Clementine Ford – June 19, 2015
You guys, I don’t want to alarm you but we’re in the middle of a crisis. Specifically, it is a ‘young-men crisis’ and we should all be extremely concerned about it. I know, because Michelle Collins from the Courier Mail told me so and she is the mother of three young boys so she is an expert on the horrendous reverse sexism being inflicted on our future captains of industry.
Collins was first alerted to the possibility that boys might be experiencing the hostility of erasure when she watched Disney’s Frozen. The most successful animated film in history had not one but TWO strong female leads, which is symbolically the same as women keeping their husbands’ balls in a purse and making him carry it. But her fears were really cemented when she and one of her sons sat through Inside Out, the forthcoming feminist manifesto release from Disney Pixar. She writes:
“I was hoping Inside Out would include a positive male role model. Instead what we got was another strong female leads [sic] in Riley and the two emotions that are the heroines of the movie – joy and sadness. Disgust is also portrayed as a sassy teenage girl, which leaves the boys with anger and fear.”
Goodness. I can’t even BEGIN to imagine a world where blockbuster movies portray my entire gender through superfluous, one dimensional tropes there solely for the purpose of telling another story about a man. I mean, it’s not like the entire history of humankind has prioritised the stories and victories of men, relegating women to footnotes. I don’t think I even know what a movie focusing on the hero quest of a man looks like, because I’ve only watched about five billion of them and my stupid girl brain isn’t very good at remembering facts or reality.
Waiter, find out what Collins is drinking and fetch me two of them. And then get another one for her and tell her the boys are doing just fine when it comes to being represented on screen.
Perhaps Collins’ inconceivable dismay at the positive inclusion of girls in material her sons could happen upon is because it actually happens so rarely. Despite the conclusions she’s drawn about institutionalised misandry from two animated features, the movie industry and its fondness for boys remains well and truly intact. In fact, a 2010 study into the gender disparity of family films showed that only 29.2% of speaking characters in PG and PG-13 movies released between 2006 and 2009 were female. Of those characters, appearance was significantly a factor.
Published by the Geena Davis Institute on Gender in Media, Gender Disparity On Screen and Behind the Camera in Family Films; The Executive Report by Dr Stacy L. Smith and Marc Choueiti also found that the women featured in these so-called family movies were “more likely than their male counterparts to be young, scantily clad and attractive”. The representation of girls on screen improved with the increase of women behind the cameras, but they are still woefully outnumbered by male directors, writers, producers and animators.
You might be thinking that things have probably changed since this study was released. After all, 2006 was almost ten years ago. We have Mad Max: Fury Road now, for goodness sake. Surely that means that the problem’s been solved?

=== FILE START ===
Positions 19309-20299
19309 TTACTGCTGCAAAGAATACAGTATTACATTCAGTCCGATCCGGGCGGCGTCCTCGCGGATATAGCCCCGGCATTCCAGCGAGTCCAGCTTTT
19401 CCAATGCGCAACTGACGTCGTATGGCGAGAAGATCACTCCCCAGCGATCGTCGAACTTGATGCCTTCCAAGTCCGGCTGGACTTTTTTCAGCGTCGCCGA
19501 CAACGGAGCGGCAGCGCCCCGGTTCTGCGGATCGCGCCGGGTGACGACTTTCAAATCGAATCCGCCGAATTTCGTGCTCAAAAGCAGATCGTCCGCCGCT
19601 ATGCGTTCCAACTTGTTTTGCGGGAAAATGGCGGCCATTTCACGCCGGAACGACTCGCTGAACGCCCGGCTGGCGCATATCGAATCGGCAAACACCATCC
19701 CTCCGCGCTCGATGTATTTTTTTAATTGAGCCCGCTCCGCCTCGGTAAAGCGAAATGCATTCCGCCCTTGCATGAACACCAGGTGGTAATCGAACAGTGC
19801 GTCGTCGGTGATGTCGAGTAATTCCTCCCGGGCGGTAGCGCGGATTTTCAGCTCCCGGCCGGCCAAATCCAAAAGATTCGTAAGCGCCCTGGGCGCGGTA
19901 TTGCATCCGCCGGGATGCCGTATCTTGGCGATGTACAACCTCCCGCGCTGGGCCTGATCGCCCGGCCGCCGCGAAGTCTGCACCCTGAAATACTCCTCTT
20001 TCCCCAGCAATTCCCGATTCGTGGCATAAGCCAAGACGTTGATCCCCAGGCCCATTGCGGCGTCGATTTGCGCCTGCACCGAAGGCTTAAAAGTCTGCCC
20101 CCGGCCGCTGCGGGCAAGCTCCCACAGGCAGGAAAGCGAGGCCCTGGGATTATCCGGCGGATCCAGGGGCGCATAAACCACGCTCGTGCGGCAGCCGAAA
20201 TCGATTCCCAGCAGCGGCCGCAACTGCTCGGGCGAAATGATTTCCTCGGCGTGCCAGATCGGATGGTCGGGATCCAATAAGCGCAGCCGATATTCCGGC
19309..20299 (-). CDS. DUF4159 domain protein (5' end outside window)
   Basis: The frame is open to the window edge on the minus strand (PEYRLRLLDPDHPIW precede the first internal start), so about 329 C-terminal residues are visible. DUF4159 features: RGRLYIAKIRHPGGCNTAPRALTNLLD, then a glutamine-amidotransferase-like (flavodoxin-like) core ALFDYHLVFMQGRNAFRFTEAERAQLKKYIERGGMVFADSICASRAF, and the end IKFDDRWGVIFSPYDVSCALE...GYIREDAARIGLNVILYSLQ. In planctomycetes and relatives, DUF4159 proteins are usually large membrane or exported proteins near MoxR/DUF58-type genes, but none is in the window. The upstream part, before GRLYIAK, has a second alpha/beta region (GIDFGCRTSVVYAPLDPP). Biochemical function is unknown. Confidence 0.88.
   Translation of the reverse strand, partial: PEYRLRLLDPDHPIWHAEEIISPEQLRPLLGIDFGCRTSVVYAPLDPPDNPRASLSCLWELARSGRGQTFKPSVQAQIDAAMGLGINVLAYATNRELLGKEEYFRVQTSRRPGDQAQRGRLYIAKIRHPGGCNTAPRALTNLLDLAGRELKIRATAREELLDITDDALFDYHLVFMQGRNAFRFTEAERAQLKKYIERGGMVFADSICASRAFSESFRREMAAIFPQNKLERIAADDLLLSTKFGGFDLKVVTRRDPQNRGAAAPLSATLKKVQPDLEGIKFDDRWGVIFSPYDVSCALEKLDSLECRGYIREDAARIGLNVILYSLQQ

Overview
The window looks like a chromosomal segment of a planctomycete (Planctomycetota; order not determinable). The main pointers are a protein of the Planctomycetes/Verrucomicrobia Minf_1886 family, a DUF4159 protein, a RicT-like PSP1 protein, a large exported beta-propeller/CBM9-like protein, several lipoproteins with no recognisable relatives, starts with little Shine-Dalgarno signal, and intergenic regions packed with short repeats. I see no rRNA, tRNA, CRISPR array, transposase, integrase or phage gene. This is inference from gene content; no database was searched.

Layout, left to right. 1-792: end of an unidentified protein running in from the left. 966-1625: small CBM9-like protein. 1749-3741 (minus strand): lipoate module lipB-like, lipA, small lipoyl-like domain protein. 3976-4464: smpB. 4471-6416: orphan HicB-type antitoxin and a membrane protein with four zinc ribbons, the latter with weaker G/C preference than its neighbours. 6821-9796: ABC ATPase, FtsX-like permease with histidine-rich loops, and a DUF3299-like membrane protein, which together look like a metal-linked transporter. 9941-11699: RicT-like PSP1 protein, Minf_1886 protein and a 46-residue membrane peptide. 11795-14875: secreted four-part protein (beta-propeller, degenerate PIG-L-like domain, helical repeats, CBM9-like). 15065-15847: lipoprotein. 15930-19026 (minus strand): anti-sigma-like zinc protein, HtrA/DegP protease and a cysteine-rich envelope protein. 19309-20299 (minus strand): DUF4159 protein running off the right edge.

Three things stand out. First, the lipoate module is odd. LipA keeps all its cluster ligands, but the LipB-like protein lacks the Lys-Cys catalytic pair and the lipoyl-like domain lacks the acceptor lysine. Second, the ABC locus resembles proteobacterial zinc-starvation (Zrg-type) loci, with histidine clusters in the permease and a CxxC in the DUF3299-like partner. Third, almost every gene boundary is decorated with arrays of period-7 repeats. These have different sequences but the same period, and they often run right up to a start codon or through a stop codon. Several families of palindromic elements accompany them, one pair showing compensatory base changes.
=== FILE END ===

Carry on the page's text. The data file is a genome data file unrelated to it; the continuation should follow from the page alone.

Sadly, it seems unlikely. Smith and Choueiti’s study also looked at the same parameter samples of family movies from 1990 and found the statistical variation was so small as to be almost insignificant. If business went pretty much as usual for a period of almost 20 years, why would things be any different now? More to the point, why would we expect it to be? Being able to point to Frozen or Inside Out as an example of institutional change isn’t only foolish, it’s also dangerous. A couple of examples does not a cultural shift make.
What it does instead is provide people with false evidence to argue against the small amounts of change that ARE occurring. This then leads to ridiculous Chicken Little op-eds about a made up crisis plaguing young boys who suddenly don’t have a blanket monopoly on widespread representation and celebration. How many times have girls had to sit there and watch as they were ridiculed, marginalised or even just cast in the role of supporting nurturer to make way for a boy-hero to succeed? Or listen as male screenwriters made male characters laugh at each other by calling each other girls – as if being a girl is the most humiliating thing you could possibly be?
We don’t need more positive representations of boys and men in pop culture. We need less boys and men in pop culture full-stop. Women account for slightly more than half of the world’s population, yet we still struggle to be hired as content creators capable of telling interesting, complex and often hilarious stories about ourselves. When we do, it’s written off as chick-lit or chick flicks, which all too commonly is code for boring, niche and irrelevant.
Michelle Collins is worried about hearing her son say that girls are better than boys. I’m not worried, but I am completely perplexed. Because I can’t for the life of me find where he might be receiving that message. I wish I knew, and I wish I could hear it too.